Michelangelo's once-virile sculpture "David" is the centerpiece of a public service campaign for nonprofit organization Coaches Against Steroids. But he doesn't have much to be proud of.
The Renaissance sculpture has been reimagined to address one side effect of steroid use—the shrinkage of male sex organs.
The TV and poster campaign was created by the ad hoc team of Steve Montgomery, a freelance creative director in Westchester County, N.Y.; photographer and filmmaker Phil Marco of New York City; and Jim Copacino, principal of ad agency Copacino in Seattle.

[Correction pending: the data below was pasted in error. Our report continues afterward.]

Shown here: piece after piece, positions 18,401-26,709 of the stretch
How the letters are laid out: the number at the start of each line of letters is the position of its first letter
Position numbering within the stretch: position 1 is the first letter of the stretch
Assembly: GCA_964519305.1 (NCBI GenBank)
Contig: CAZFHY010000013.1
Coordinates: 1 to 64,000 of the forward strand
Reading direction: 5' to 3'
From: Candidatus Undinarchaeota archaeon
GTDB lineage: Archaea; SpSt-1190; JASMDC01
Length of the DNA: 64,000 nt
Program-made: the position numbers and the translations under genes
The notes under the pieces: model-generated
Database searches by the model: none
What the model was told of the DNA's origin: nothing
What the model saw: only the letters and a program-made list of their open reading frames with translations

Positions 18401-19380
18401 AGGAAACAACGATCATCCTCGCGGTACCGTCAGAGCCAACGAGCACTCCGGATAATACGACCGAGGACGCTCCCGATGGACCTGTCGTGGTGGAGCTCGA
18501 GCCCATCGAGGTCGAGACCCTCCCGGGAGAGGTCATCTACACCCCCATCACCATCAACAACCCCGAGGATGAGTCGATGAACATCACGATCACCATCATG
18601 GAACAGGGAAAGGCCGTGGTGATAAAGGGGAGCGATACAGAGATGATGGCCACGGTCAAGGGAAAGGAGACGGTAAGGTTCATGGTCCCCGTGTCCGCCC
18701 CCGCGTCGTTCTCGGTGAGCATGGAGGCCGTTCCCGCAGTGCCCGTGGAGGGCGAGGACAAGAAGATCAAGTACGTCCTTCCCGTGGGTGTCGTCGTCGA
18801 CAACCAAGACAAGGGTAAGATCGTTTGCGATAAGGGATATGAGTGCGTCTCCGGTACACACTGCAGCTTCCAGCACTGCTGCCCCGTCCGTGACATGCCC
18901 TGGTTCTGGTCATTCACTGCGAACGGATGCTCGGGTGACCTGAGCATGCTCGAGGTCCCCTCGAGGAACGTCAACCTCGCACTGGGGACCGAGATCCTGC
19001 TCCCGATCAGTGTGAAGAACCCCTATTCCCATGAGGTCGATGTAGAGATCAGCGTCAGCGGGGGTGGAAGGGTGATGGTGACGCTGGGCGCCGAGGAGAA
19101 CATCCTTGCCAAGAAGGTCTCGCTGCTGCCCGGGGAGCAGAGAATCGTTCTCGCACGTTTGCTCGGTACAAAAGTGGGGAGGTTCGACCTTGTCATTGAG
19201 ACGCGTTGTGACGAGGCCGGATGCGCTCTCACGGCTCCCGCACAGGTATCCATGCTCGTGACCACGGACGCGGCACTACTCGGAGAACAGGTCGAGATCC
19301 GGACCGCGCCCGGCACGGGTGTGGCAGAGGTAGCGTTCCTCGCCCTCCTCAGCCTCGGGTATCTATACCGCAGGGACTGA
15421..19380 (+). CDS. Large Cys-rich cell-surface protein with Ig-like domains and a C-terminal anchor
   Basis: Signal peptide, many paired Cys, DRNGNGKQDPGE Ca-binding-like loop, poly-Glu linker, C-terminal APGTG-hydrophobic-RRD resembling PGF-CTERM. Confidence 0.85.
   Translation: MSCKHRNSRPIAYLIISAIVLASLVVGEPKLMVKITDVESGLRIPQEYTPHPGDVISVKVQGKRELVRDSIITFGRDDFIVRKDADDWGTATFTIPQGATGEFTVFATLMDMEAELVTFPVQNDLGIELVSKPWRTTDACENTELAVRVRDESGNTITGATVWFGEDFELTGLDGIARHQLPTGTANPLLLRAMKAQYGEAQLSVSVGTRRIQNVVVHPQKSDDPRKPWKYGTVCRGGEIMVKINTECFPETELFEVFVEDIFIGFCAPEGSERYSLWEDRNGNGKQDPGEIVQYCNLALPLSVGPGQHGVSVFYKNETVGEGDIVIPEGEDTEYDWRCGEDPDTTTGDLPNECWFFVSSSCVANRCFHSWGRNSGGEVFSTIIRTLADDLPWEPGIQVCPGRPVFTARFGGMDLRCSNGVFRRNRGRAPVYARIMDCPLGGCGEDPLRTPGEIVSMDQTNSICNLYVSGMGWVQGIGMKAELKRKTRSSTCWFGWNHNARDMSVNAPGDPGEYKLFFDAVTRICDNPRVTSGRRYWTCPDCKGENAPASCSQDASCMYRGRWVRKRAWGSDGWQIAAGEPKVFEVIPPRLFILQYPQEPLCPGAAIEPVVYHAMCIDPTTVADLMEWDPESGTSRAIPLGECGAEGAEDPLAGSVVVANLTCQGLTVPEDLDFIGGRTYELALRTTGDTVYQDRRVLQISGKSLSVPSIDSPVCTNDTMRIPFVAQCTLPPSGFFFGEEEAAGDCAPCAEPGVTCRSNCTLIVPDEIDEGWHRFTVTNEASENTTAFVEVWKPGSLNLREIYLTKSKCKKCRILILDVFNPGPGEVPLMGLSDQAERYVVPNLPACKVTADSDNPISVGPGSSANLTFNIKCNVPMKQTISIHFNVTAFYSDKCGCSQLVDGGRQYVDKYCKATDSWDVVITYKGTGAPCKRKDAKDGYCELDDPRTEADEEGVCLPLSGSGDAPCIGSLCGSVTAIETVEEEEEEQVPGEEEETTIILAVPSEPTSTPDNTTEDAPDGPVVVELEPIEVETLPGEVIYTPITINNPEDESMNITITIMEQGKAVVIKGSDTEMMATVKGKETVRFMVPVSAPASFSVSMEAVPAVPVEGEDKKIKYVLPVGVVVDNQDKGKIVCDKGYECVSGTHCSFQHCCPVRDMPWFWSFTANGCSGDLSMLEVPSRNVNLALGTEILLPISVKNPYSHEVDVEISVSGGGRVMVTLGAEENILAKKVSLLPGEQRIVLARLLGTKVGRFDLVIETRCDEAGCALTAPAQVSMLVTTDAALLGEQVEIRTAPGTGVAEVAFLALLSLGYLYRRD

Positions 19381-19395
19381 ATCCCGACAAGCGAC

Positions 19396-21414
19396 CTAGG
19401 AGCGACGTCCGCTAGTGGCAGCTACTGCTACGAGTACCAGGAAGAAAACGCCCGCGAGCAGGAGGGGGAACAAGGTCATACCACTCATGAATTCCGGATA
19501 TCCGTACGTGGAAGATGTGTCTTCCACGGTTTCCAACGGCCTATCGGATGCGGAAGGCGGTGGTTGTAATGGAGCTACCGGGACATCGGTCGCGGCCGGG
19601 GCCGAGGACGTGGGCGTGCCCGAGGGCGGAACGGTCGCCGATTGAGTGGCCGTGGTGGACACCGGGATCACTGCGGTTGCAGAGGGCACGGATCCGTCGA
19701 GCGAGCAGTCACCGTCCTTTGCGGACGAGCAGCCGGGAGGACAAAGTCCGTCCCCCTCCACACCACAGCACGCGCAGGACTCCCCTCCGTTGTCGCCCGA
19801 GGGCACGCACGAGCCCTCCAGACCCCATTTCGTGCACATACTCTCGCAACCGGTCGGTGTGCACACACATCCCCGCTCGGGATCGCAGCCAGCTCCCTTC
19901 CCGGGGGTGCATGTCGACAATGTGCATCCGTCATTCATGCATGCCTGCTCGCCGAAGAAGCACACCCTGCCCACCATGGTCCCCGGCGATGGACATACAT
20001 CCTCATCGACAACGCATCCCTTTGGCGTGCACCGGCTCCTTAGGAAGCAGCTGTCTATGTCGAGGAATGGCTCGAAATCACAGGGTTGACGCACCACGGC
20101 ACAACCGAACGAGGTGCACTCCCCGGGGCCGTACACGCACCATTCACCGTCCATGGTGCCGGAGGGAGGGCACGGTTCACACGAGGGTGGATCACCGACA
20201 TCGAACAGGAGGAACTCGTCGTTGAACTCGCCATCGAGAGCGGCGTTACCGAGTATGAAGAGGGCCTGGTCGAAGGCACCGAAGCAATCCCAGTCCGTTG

The commercial, which is set to classical music, opens with a camera panning over the contours of a 6-foot-tall sculpture of David, made of plastic resin. At the end of the spot, it reveals the full-frontal image of the under-endowed David. The poster and TV spot include the line, "Ironically, a lot of guys who do steroids are nicknamed 'Tiny.' "
"This really isn't meant to be tasteless or shocking," said Copacino. "It's a way to graphically communicate this issue. The artwork itself isn't offensive. We're just showing a little less of it."
The PSA is airing in Seattle. Posters are being distributed along the East Coast, to be hung in locker rooms, gyms and training facilities.